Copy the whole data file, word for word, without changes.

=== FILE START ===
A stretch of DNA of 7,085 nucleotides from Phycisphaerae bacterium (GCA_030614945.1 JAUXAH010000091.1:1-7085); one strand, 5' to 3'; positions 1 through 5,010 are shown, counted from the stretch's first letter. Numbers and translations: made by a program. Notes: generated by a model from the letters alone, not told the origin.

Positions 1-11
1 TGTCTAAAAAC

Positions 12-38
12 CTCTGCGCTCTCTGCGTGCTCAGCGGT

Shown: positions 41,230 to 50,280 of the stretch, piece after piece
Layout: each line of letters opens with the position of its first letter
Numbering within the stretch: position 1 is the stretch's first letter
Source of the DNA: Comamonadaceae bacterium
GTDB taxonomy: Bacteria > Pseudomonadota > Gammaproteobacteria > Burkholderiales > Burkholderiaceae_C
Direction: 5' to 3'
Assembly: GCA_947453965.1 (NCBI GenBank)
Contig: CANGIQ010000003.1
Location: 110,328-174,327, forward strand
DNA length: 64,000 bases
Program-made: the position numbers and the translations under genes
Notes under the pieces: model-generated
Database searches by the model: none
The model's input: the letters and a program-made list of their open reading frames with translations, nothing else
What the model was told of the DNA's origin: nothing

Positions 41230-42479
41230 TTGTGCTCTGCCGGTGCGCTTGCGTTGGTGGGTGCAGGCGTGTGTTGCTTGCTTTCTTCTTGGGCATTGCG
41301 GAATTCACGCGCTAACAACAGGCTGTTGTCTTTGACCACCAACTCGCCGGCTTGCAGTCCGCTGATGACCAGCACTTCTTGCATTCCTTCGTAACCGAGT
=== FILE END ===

A stretch of DNA of 7,085 nucleotides from Phycisphaerae bacterium (GCA_030614945.1 JAUXAH010000091.1:1-7085); one strand, 5' to 3'; positions 1 through 5,010 are shown, counted from the stretch's first letter. Numbers and translations: made by a program. Notes: generated by a model from the letters alone, not told the origin.

Positions 1-11
1 TGTCTAAAAAC

Positions 12-38
12 CTCTGCGCTCTCTGCGTGCTCAGCGGT

Shown: positions 41,230 to 50,280 of the stretch, piece after piece
Layout: each line of letters opens with the position of its first letter
Numbering within the stretch: position 1 is the stretch's first letter
Source of the DNA: Comamonadaceae bacterium
GTDB taxonomy: Bacteria > Pseudomonadota > Gammaproteobacteria > Burkholderiales > Burkholderiaceae_C
Direction: 5' to 3'
Assembly: GCA_947453965.1 (NCBI GenBank)
Contig: CANGIQ010000003.1
Location: 110,328-174,327, forward strand
DNA length: 64,000 bases
Program-made: the position numbers and the translations under genes
Notes under the pieces: model-generated
Database searches by the model: none
The model's input: the letters and a program-made list of their open reading frames with translations, nothing else
What the model was told of the DNA's origin: nothing

Positions 41230-42479
41230 TTGTGCTCTGCCGGTGCGCTTGCGTTGGTGGGTGCAGGCGTGTGTTGCTTGCTTTCTTCTTGGGCATTGCG
41301 GAATTCACGCGCTAACAACAGGCTGTTGTCTTTGACCACCAACTCGCCGGCTTGCAGTCCGCTGATGACCAGCACTTCTTGCATTCCTTCGTAACCGAGT